Giant steps

It was during the Carboniferous that the first flying animals appeared. They were insects, and some of them were very large. Another important development was the evolution of vertebrate eggs with membranes that protected the embryos. This is by far the most important adaptation to life on land. In order for it to be possible, vertebrates had to first evolve the capacity for internal fertilization.

Another notable evolutionary step was the growth of the first extensive forests with gigantic trees. Also, many invertebrate animals such as scorpions and myriapods (centipedes, etc.) grew to sizes that probably would have terrified humans.

Protective eggs 

Egg cells evolved in the first multicellular organisms many hundreds of million years before the Carboniferous. But it was during this period that vertebrates began to lay eggs with strong shells and special membranes that protected the embryos. All vertebrates that produce such eggs are called amniotes.

Ägg. Foto: Anders Rising, NRM

The egg arrives. Modern egg with hard shell.

Foto: Anders Rising

With the membrane, the contents of the egg could retain its moisture in the driest of land environments. This may have been the most gigantic step of all in the evolution of vertebrates.

The first egg-layers

The first known vertebrates to lay eggs with shells were the small, lizard-like Hylonomus and Paleothyris. They appeared in the middle of the Carboniferous, were only 20 centimetres long, and fed primarily on insects and worms.

Hylonomus. Foto: Annica Roos, NRM

Model av Hylonomus, one of the first known, egglaying vertebrates.

Photo: Annica Roos

Life in the air

The first animals that could fly were insects. There are fossils of wings and complete winged insects from the start of the Carboniferous. One of the first known flying insects was the giant dragonfly that you can see before you.

Wings made it possible for insects to exploit habitats in the treetops of the great Carboniferous forests.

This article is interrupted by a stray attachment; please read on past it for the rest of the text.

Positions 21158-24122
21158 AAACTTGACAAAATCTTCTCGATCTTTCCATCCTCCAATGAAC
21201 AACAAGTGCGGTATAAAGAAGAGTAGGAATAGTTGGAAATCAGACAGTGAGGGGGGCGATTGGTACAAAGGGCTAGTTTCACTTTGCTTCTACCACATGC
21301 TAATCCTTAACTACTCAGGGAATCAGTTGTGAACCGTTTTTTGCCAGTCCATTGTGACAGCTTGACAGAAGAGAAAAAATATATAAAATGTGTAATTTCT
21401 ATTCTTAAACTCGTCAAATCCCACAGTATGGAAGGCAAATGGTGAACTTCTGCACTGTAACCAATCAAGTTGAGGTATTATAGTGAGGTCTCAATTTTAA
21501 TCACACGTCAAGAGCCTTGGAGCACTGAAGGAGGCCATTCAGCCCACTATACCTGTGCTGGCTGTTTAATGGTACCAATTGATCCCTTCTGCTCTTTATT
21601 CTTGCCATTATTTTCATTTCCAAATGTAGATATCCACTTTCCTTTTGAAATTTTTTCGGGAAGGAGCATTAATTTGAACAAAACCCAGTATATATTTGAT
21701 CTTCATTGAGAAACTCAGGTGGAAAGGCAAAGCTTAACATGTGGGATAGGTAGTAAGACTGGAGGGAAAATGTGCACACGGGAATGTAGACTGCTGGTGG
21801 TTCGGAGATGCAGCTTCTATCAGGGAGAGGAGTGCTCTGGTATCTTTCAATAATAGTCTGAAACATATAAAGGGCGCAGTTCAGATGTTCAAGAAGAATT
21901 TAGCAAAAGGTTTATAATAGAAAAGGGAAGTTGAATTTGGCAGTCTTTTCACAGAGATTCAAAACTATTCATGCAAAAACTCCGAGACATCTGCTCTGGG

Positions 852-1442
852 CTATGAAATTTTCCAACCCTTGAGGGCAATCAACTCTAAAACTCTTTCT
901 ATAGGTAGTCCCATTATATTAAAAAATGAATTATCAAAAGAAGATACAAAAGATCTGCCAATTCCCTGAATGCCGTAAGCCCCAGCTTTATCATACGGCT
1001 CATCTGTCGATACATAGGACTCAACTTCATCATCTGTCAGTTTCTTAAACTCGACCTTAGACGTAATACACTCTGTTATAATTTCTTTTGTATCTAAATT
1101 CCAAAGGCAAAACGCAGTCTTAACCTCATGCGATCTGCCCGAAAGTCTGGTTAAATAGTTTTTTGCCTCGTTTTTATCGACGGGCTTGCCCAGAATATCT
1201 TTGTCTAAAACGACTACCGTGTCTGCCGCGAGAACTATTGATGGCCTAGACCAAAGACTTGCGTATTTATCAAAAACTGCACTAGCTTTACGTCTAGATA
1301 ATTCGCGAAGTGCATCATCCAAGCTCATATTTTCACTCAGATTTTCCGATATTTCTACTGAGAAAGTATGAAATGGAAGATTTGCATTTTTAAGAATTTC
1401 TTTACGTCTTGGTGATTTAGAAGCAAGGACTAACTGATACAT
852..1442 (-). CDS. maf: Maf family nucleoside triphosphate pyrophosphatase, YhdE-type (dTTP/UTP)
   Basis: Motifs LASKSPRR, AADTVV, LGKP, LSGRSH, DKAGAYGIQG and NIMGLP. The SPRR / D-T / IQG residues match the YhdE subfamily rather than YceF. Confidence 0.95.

The very first insects arose during the Silurian, which means that it took over 50 million years for them to evolve the ability to fly.


Lepidodendron. Bild: Anders Råden, Annica Roos, NRM

The first great forests grew during the Carboniferous. They consisted of various ferns, club mosses, horsetails and seed plants. Some species could grow up to 40 metres high.

Fossils of the earliest coniferous trees and gingko plants from this period have been found.

Lepidodendron. Bild: Anders Råden, Annica Roos, NRM

Lepidodendron, one of the giant trees, could be 20-30 meters high.

Image: Anders Rådén

Lepidodendron, one of the giant trees, could be 20-30 meters high.

Image: Anders Rådén

Gigantic arthropods – insects, crustaceans, etc. – also lived in the Carboniferous forest. Never before or since have they been as big. Many species grew up to ten times larger than their modern relatives.

The very largest was a myriapod that could be over two metres long. The giant dragonflies of this time were the biggest flying insects in history. They could have wingspans of up to 80 centimetres.

Tusenfoting från krabon jämförd med människa. Bild: Annica Roos, NRM

Carbonian myriapod, two metres long!

Image: Annica Rooss